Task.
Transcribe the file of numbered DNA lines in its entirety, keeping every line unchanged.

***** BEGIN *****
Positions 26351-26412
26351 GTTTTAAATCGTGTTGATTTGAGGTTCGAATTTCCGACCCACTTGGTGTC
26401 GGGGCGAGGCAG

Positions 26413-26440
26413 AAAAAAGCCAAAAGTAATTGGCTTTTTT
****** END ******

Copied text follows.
Positions 26351-26412
26351 GTTTTAAATCGTGTTGATTTGAGGTTCGAATTTCCGACCCACTTGGTGTC
26401 GGGGCGAGGCAG

Positions 26413-26440
26413 AAAAAAGCCAAAAGTAATTGGCTTTTTT